Covering the Trump "train wrecks" -- are they really still newsworthy?
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Three friends and I were involved in a text exchange about setting a lunch date to discuss politics when one, a Democratic, posed this question:
“What if the press quit covering Trump’s impromptu press conferences?”
My knee-jerk text reaction was this: “The nation might be better off.”
Which prompted this response from another friend on the string: “It would be that much easier for those fooling themselves into thinking Trump is a rational actor to keep that self-delusion going.”
That friend followed with a link to a Politico story on Trump’s apparent preference for what Stephen Colbert calls “Chopper Talk” versions of news conferences. The brief — or not so brief — exchanges during which a tousled Trump and an urgently disordered troop of reporters shout at each other through the din of a military helicopter are the main points of news-media access to Trump.
And they are access, of a sort. In a strictly numerical sense, they probably give Trump the lead in "accessibility" compared to previous presidents.
But Chopper Talk -- or, more accurately, Chopper Shout -- is not really the best way to conduct this part of the people's essential business, compared to a traditional news conference. There the president calls on reporters without knowing their question, reporters can actually frame and present a nuanced question and often get to ask a follow-up question, or two.
Everybody can hear everybody. No shouting necessary.
As the Politico story points out, Trump calls the shots in the Chopper Talk pressers, responding to questions he likes, ignoring those he doesn’t and only acknowledging follow-up questions if he feels like it.
Reporters are at a disadvantage. Trump has the edge, which is how he wants it, of course. And he often uses the media moments not so much to discuss policy, although he does some of that, as to attack opponents, belittle predecessors and spread twitter-length bursts of speculation that typically ranges from the assinine to the preposterous.
So I do have to ask myself, as I’ve asked myself before, should the national news folks really give him that platform? Or would they be better off to ignore anything the president says that isn’t actual policy driven, events-specific news?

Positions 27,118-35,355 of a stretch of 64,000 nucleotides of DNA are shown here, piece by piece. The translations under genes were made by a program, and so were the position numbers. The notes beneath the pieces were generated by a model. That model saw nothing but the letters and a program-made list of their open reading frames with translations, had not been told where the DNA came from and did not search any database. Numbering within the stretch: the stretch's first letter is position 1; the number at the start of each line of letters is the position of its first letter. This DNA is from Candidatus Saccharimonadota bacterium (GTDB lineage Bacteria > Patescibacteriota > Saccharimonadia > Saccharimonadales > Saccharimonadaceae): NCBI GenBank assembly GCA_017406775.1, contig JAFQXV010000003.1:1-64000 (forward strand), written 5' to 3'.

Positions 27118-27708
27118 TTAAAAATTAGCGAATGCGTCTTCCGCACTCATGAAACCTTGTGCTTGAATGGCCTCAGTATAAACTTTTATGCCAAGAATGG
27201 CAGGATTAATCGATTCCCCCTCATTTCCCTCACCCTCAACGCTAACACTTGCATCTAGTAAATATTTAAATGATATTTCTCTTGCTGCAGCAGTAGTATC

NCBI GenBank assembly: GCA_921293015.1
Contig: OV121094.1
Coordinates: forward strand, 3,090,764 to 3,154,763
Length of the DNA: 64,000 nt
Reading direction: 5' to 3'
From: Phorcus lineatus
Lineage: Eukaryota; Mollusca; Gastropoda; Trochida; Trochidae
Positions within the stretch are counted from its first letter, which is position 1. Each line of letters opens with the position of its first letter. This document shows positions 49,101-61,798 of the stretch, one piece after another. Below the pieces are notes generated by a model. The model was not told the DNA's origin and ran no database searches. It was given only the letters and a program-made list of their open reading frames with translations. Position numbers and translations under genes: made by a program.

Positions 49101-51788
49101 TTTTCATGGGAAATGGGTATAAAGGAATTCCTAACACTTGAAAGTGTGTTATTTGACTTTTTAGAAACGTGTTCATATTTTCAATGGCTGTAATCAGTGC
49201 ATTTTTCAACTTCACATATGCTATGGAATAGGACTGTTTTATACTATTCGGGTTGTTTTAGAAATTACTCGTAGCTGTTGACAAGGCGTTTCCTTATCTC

Would the nation be better off? Would the world?
I’m thinking perhaps they would be, we would be, which is a strange thing to think for a person who has worked a professional lifetime in news.
A couple of days after the text exchange with my friends, I posed the to-cover-or-not-to-cover question to a Republican friend. He's a strong Republican, conservative on military and budegtary issues and more moderate on social ones. He likes a lot of what Trump has done in policy but hates the way he behaves and tweets and talks.
His response to my question: “If you’re a reporter, how do you watch a train wreck happen in front of you and not cover it?”
Fair question. Although real train wrecks are real news. I’m not sure that Donald Trump’s regular train wrecks of thought and comments and tweets and actions are real news. Not really. Not anymore.
At what point does Trump’s nasty, repetitious invective against one political opponent or another no longer merit reporting? At what point does his latest jeering attack on his predecessors in the White House become simply meaningless blather, and get treated as such?
When should the national news folks stop repeating, and thus magnifying, his falsehoods, his bizarre conspiracy theories, his unfounded assertions, ignorant rants and tedious tirades?
You could argue that they are trying to set the record straight in the face of Trump's relentless fact twisting. But Trump's most feverish posse will not accept any truth but Trump's anyway. And for the rest, how much of the exaggerations and downright lies would the general American public even know about if they weren't reported every day?
Have we not reached the point where we should expect a more discerning, more selective approach to White House news by those who cover the president every day?
It’s even been suggested by some people I know that whenever these already chaotic press briefings further devolve into a mix of The Apprentice and Duck Dynasty the professional news crews should just shut off the cameras, put away their notebooks and walk away.
I like the idea, and its somewhat theatrical message. But it’s probably not practical. He’s still the president. And sometimes he says things that matter, even as he plays the role of a deranged locomotive engineer speeding toward the next presidential train wreck.
Reporters have a responsibility to cover that stuff. The real stuff.
But the rest of it? Are the D.C. reporters just fulfilling their responsibilities in covering Trump train wrecks? Or are they encouraging and actually becoming part of them?
If they aren’t spending some time wondering about that, they should be.